OFFICE OF SURFACE MINING RECLAMATION AND ENFORCEMENT
Library of COALEX Research Reports
COALEX Research Reports are the products of research and analysis conducted on specific issues relating to the regulation of Surface Mining Control and Reclamation Act of 1977. The research is conducted in response to requests for information from State Regulatory Authorities, under a cooperative agreement between the Office of Surface Mining (OSM) and the Interstate Mining Compact Commission (IMCC).
COALEX refers to the Library of Surface Mining Materials maintained by OSM in LEXIS-NEXIS and is a major source for the research.
Each Report includes a list of resources which were sent as attachments to the individual who requested the research. To obtain a copy of the attachments or to obtain any additional information, contact Joyce Zweben Scall by phone at 202-686-9138 or by email at JZScall@aol.com.
COALEX STATE INQUIRY REPORT - 285
Sylvia Wilcox, Esquire
Department of Natural Resources
Division of Reclamation
402 W. Washington Street
Indianapolis, Indiana 46204
TOPIC: ROOT MATERIAL IN TOPSOIL
INQUIRY: Indiana section 310 IAC 12-5-12.1 corresponds to the federal regulations 30 CFR 816.22 and provides the rules for removing, storing, etc. topsoil. Please locate administrative cases and other material that discuss what constitutes topsoil, how it is identified and, in particular, the observance of root material.
SEARCH RESULTS: Using the COALEX Library in LEXIS, two Interior Administrative Law Judge decisions were retrieved that contain statements from the inspectors indicating that they were able to identify topsoil in part due to the presence of roots. Two additional decisions, the preamble to the final rule for topsoil and an existing COALEX Report on substituting alternative materials for topsoil are enclosed for background.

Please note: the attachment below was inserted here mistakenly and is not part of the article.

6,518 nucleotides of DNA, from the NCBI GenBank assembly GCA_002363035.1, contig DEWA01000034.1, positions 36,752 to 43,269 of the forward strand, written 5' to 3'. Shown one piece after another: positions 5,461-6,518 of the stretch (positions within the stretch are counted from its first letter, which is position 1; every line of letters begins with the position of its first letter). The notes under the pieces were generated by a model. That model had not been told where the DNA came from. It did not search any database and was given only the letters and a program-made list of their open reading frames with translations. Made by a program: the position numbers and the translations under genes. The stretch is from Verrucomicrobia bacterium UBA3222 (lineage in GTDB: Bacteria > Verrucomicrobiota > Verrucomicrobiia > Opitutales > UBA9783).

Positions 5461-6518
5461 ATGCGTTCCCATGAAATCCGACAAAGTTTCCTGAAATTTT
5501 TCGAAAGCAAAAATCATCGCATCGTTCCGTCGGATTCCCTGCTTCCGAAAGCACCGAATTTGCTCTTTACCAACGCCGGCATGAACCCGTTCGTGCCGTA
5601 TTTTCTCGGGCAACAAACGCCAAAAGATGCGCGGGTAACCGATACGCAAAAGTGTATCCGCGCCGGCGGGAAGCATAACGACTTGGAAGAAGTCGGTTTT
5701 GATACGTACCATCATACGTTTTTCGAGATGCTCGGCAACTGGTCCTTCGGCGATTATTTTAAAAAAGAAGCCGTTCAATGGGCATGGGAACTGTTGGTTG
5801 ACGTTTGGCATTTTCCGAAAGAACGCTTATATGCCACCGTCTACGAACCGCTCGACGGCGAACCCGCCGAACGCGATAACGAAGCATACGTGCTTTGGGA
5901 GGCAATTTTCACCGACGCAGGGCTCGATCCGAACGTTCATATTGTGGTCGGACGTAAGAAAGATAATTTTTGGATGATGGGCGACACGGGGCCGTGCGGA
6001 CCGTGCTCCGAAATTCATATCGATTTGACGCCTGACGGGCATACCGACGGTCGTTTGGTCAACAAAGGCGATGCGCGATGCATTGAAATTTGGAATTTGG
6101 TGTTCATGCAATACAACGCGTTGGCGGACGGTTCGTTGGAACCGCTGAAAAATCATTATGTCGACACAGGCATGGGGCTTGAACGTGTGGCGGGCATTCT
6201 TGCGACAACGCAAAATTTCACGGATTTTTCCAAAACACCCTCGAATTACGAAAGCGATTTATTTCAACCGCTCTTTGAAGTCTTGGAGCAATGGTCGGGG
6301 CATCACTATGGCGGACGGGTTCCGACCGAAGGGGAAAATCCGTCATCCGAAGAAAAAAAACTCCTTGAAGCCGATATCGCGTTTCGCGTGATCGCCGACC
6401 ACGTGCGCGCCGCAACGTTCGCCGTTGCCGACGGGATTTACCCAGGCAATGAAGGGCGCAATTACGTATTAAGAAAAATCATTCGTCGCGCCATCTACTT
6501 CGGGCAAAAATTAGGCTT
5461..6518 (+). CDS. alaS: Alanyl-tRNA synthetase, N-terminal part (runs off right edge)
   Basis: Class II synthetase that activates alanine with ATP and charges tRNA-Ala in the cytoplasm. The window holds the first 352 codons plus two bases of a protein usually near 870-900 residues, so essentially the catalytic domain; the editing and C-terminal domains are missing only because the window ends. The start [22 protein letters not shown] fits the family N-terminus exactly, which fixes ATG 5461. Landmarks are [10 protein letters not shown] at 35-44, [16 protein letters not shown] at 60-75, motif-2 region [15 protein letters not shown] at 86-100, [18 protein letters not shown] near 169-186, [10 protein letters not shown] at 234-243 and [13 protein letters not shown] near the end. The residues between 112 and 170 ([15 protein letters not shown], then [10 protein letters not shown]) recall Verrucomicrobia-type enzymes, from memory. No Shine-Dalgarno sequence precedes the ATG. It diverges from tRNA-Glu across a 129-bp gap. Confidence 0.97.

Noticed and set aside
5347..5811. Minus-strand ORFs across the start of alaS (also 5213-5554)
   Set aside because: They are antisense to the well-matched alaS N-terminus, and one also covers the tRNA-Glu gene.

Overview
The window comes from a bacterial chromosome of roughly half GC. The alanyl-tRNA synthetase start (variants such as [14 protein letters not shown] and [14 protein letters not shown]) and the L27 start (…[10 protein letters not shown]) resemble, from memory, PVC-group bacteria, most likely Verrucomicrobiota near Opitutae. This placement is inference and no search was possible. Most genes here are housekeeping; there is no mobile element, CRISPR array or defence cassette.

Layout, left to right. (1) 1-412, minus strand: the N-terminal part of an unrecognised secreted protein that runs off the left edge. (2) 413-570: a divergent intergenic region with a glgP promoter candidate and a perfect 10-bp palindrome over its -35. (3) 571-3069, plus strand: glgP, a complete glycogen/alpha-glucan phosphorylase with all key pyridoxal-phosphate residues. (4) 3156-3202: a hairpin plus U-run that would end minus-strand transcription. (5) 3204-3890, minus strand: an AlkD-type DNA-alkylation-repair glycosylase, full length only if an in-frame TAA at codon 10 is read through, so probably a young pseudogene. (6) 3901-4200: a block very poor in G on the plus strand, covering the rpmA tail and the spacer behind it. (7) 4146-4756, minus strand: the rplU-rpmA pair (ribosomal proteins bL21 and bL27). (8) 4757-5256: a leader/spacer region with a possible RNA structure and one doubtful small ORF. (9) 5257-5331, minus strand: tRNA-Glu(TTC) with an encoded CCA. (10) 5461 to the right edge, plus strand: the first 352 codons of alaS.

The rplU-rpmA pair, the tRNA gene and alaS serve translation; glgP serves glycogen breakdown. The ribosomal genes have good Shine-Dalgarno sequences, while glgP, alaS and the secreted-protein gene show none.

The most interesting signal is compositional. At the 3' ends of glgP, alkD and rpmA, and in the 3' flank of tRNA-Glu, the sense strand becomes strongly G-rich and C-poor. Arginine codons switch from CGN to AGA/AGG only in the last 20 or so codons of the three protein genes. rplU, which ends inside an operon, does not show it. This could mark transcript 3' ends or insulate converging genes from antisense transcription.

GATLIFF COAL CO. v OSM, Docket Nos. NX 92-17-R, NX 92-7-P (1993).
The NOV issued for failure to salvage topsoil was withdrawn because Gatliff offered persuasive evidence that they had not used topsoil in the clay liner of a basin. The inspector testified that he had looked for roots, among other things, as evidence that topsoil had been used to construct the liner of a basi, but has not found any. A Gatliff engineer stated that he saw subsoil material placed in the pond and "saw topsoil material after it was placed in the topsoil pile and could identify it because of the roots and woody debris in the material."
M & M MINING, INC. v OSM, Docket No. CH 0-125-R (1981). M & M, INC. v OSM, 3 IBSMA 135, IBSMA 81-37 (1981).
M & M was cited for failure to segregate and protect all of its topsoil or "A" horizon material. The reclamation specialist inspecting the site found topsoil mingled with spoil. The specialist was able to identify the topsoil material "by its color and the fact that small roots were mingled with the darker material."
CARBON FUEL CO. v OSM, Docket Nos. CH 9-1-R, CH 9-2-P, CH 9-3-P, CH 9-6-P (1979). CARBON FUEL CO. v OSM, 1 IBSMA 253, IBSMA 79-9 (1979).
In discussing the ability to identify topsoil, the ALJ stated:
"Although the word 'topsoil' is used liberally throughout the Act and regulations, there is no definition for topsoil either in the Act or in the interim regulations. The thrust of the Act is therefore that the A horizon should be removed, stockpiled, and stored to be replaced on disturbed areas or enough material below the A horizon to comprise a total of 6 inches, the purpose being that the drafters considered this to be the proper material for rebegetation when the mined area has been returned to approximate original contour."
48 FR 22092 (MAY 16, 1983). Final rule. Topsoil.
COALEX STATE INQUIRY REPORT - 176, "Substituting alternative materials for topsoil" (1991).
NOTE: The Report is enclosed without attachments.
Research conducted by: Joyce Zweben Scall